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What’s in a company name? Plenty. It’s your first opportunity to brand yourself. Get it right and you’ll stand out as clever, useful, and memorable to potential users and investors — even if your product isn’t any good. But get it wrong and you’ll flame out before your product even gets out of beta.
Look at many of the most successful brands and you’ll notice they’re often compound names, consistently made up of two components:
- a word that relates to the company product in a direct, literal sense, establishing a clear association between the brand and what the company does.
- a word not literally related to the product, but rather a metaphorical adjective to evoke a differentiating characteristic or “feeling” about the company’s product.
Our minds are built to make connections, mostly at a subconscious level. When a metaphor is detected, it triggers a process in our brains that associates the metaphor with the next object or reference. This naming system forces the mind to take the cognitive step of associating the metaphor to the product it represents, thus forming a positive association to the brand. And once your brain has woven the connection, it sticks, so there’s a great chance your company name won’t be forgotten.
So when we break down the name Brightmail, we see that “mail” indicates what the product does — they make email — while “bright” is metaphorical, framing their product in a positive light. This same logic applies to PayPal; “pay” is literal, “pal” is metaphorical. Ditto with IronPort, a provider of email and web security products — “iron” is a metaphor for strength and “port” is a literal reference to what the company product protects: network ports.
Search company Lycos tried a made-up word, to ill effect. After all, what’s a lycos? Xobni makes a cool email service, but someone had to tell me that xobni is “inbox” spelled backwards. Vidoop is just yucky. Reminds me of, well, you know.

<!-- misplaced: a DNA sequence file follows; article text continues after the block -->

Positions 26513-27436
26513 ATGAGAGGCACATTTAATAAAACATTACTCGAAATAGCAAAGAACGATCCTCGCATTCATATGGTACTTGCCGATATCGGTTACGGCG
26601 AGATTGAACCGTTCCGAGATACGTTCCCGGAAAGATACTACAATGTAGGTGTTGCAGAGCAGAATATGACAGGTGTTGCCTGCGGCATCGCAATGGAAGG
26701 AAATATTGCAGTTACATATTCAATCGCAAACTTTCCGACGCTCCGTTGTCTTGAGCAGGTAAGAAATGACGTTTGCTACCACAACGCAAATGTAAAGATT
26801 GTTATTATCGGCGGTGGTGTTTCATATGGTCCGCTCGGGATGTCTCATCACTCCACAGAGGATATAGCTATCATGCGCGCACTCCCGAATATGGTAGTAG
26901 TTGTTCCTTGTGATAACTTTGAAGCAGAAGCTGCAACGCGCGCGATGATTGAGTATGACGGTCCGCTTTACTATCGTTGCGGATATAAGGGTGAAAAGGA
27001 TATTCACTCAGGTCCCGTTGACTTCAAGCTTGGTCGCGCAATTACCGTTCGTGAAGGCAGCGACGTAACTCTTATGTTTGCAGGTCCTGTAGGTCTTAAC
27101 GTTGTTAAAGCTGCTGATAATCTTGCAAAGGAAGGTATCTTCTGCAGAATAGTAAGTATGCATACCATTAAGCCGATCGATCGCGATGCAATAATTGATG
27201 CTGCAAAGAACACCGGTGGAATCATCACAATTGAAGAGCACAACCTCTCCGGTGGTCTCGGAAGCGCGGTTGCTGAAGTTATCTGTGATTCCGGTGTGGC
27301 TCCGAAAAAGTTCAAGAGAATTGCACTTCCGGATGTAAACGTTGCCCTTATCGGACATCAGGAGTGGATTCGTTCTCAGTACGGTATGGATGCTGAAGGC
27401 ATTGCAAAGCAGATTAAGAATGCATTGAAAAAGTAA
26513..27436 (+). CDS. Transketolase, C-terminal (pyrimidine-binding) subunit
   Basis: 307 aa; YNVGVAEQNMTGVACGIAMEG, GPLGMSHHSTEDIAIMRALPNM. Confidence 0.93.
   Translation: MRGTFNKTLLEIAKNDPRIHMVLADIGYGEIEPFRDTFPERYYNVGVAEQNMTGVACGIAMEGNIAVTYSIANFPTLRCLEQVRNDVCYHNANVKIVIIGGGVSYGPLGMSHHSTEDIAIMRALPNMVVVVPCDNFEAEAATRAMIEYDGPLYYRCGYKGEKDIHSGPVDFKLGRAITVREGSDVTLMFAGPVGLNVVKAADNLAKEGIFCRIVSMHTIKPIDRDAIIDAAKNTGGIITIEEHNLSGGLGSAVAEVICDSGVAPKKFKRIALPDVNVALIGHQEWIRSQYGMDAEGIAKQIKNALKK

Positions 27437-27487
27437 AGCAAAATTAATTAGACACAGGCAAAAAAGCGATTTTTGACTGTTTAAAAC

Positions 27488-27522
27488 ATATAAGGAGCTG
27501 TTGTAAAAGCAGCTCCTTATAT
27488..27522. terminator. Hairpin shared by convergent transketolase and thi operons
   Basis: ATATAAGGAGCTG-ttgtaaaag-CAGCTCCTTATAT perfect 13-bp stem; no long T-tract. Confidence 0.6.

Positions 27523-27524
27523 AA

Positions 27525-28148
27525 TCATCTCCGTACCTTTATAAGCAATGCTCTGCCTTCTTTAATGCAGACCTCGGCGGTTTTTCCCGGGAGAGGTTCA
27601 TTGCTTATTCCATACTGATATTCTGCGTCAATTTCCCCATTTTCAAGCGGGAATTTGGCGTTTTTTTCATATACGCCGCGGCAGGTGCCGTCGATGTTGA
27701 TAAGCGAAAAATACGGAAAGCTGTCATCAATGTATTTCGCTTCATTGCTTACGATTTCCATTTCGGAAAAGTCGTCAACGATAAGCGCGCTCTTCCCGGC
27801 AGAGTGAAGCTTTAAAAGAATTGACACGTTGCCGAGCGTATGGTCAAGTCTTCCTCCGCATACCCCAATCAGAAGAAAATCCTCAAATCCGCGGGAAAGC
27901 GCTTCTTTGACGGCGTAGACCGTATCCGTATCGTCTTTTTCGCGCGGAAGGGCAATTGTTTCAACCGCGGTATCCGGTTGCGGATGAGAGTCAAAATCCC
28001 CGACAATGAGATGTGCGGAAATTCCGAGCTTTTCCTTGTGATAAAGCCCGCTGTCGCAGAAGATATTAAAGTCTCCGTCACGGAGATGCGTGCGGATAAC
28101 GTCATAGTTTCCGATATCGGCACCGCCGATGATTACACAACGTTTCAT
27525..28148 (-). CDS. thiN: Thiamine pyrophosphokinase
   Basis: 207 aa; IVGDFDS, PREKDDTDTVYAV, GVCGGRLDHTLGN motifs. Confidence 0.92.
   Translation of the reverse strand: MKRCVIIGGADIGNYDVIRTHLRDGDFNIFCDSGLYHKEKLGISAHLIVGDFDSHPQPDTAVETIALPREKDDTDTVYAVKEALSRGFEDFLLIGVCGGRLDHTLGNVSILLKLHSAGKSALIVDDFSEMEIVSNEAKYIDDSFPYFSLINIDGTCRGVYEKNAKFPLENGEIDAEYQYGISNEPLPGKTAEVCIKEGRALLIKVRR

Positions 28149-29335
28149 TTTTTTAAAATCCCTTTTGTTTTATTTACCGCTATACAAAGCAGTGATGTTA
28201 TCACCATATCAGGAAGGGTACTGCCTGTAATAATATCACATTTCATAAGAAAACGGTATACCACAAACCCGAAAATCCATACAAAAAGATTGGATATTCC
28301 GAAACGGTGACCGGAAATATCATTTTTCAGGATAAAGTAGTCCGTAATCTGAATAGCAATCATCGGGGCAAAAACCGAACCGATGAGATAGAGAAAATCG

Of course there are startups that get so far out in front of their competitive fields, or whose products are so exemplary, that names which ought to have been tricky are nevertheless well received.
Consider Twitter. If you had asked me a year-and-a-half ago, I’d have said it was a terrible name — all I could think of was “twit.” But people’s associations with Twitter are good because its communication tool is first-in-class and offers a great experience.
I was recently asked to consult with a startup that is considering re-naming itself. It’s a good thing, because the name they’re using now is totally confusing. It’s one of those Google-wannabe made-up words that sounds vaguely Latin, but isn’t. Worst of all, it doesn’t tell users like me anything about the company’s product (they archive web pages). When the company explained the name to me, I got even more confused.
In my view, while site archiving is useful (and they do it well), this probably isn’t a broad-based enough service to be elevated to the level of a consumer utility, as search or micro-blogging (Twitter) have been. This means their made-up name is unlikely to ever be turned into a verb (like “to google” or “to tweet”).
I suggested some new names, based on the two-part formula:
ArchiText: Archi sounds like architect, a good association. It also refers to archive. “Arch” as a prefix is “chief,” so metaphorically it evokes priority. Text is literal for content. Combined you might get: “storage for vital web content.”
PermaPage: “Perma” evokes impermeability. “Page” is literal.
ArchWeb: “Arch” for “archive,” and the metaphorical “priority.” Web is web.
Evan Paull is software engineer for Mark Logic and a startup consultant.